As a broadly trained physiologist, my research interests are widespread. I am interested in biological systems under normal and pathological states, proteomics, and bioinformatics. My dissertation project involved the use of proteomics to detect sex-dependent differences in myocardial protein content following chronic alcohol abuse in a rat model. Specifically, I utilized chemical labeling technology (iTRAQ) to allow direct comparison between study groups. In conjunction with the proteomic studies, I utilized echocardiography to monitor changes in cardiac structure and function with increasing levels of alcohol consumption. This approach provided an excellent platform for correlating alterations in whole organ structure and function with alcohol-induced sub-cellular events.
One of my specific interests includes the field of quantitative proteomics and bioinformatics. Managing large datasets generated from proteome-based experiments has led to an appreciation for statistical tools that allow easier data analysis. As part of my graduate research, I developed a new statistical model using statistical software analysis packages, such as STATA and R, to allow combination of multiple datasets with related research hypotheses, thereby increasing the sample size for statistical analysis. Over the past several years, I have applied this statistical model to answer a variety of research questions, ranging from selenium supplementation in men, to identification of biomarkers in saliva obtained from breast cancer patients.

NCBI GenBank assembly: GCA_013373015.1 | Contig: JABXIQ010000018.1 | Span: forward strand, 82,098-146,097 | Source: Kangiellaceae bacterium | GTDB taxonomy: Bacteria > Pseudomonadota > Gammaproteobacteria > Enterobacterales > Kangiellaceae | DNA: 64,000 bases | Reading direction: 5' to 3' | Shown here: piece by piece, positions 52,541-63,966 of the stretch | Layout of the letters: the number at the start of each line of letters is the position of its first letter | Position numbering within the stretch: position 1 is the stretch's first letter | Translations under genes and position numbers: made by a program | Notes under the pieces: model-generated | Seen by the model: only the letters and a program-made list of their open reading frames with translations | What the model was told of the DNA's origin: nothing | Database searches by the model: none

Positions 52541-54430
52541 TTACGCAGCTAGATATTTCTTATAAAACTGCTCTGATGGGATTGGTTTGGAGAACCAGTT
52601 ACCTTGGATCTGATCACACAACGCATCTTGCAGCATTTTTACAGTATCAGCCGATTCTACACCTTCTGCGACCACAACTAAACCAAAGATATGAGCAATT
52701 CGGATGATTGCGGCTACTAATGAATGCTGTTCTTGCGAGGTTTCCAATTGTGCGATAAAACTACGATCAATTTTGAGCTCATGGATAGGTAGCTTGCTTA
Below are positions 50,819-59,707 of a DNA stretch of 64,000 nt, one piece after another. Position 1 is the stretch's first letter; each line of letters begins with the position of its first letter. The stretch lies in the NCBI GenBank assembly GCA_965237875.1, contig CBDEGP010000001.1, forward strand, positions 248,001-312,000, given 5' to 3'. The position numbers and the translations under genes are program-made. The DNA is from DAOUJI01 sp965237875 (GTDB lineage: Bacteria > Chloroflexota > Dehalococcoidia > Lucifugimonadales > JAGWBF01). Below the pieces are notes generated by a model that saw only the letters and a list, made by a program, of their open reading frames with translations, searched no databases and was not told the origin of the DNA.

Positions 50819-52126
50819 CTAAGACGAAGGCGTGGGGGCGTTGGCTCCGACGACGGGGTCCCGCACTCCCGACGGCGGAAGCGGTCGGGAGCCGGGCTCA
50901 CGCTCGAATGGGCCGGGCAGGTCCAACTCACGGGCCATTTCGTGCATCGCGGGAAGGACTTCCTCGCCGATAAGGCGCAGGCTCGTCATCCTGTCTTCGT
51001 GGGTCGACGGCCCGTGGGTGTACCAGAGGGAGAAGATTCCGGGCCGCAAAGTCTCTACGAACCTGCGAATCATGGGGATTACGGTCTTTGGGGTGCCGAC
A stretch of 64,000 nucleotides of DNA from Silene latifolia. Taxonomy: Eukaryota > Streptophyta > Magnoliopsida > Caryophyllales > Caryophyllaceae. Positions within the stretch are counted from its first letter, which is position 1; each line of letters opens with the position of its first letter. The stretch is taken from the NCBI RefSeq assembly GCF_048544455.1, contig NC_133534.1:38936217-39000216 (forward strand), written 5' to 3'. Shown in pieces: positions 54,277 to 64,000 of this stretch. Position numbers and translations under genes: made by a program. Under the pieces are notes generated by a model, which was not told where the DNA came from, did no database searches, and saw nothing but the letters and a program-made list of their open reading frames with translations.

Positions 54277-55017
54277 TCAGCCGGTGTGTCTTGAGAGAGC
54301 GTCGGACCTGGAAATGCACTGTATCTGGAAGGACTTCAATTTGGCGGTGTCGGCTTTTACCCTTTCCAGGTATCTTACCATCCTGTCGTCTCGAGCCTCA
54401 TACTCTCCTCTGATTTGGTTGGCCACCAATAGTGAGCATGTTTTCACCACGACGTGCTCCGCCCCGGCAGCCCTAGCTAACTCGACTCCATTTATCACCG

In addition to statistical modeling, I have broadened by research interests to include education research. Specifically, the implementation and validation of innovative team-based learning curriculum for responsible conduct of research (RCR). It is hypothesized that ethical decision-making abilities (both short-term and long-term) can be increased through the use of a team-based, interactive RCR curriculum that is malleable to the instructor, biomedical discipline, and targeted audience.
And, more recently, my research interests have continued to diversify even further with aquaponics. Aquaponics is the combination of conventional aquaculture (raising fish) and hydroponics (soil-less growing) in one integrated system. Given that plants have varied morphologies, it seems to reason that not all plants will develop similarly when grown in diverse grow medias or aquaponics methods. However, a systematic study comparing the growing conditions has not yet been published within the aquaponics industry. A quantitative analysis assessing rate of growth as well as nutrient content from the crops grown using different grow media is currently underway with Harrisburg University undergraduate students. The results from this study will help inform decisions as to optimal growth conditions for current and future research questions, while providing a foundational knowledge to the greater aquaponics industry.